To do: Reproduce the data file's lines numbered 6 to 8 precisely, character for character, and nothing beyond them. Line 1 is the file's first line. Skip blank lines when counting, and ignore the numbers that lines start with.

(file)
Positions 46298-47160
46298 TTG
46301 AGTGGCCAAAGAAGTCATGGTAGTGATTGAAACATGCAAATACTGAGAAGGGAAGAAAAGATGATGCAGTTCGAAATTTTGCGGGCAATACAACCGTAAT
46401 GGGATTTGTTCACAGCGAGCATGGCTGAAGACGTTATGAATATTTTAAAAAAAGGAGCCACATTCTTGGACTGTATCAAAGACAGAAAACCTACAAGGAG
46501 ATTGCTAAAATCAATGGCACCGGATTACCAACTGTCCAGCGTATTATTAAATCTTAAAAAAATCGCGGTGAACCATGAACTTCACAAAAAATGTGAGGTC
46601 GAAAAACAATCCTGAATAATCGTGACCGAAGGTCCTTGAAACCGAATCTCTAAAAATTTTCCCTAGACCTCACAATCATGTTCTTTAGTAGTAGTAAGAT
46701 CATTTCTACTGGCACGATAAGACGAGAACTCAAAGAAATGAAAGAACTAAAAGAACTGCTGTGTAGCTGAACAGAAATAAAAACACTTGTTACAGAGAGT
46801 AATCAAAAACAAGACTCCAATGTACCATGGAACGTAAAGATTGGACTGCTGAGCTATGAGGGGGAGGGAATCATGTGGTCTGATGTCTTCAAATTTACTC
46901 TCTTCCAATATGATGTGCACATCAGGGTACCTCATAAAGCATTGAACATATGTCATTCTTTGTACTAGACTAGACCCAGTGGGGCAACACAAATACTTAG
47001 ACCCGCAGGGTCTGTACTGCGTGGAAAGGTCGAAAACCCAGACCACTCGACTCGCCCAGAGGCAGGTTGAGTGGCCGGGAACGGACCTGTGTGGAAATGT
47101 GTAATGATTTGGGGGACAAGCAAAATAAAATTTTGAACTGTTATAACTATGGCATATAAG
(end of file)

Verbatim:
46601 GAAAAACAATCCTGAATAATCGTGACCGAAGGTCCTTGAAACCGAATCTCTAAAAATTTTCCCTAGACCTCACAATCATGTTCTTTAGTAGTAGTAAGAT
46701 CATTTCTACTGGCACGATAAGACGAGAACTCAAAGAAATGAAAGAACTAAAAGAACTGCTGTGTAGCTGAACAGAAATAAAAACACTTGTTACAGAGAGT
46801 AATCAAAAACAAGACTCCAATGTACCATGGAACGTAAAGATTGGACTGCTGAGCTATGAGGGGGAGGGAATCATGTGGTCTGATGTCTTCAAATTTACTC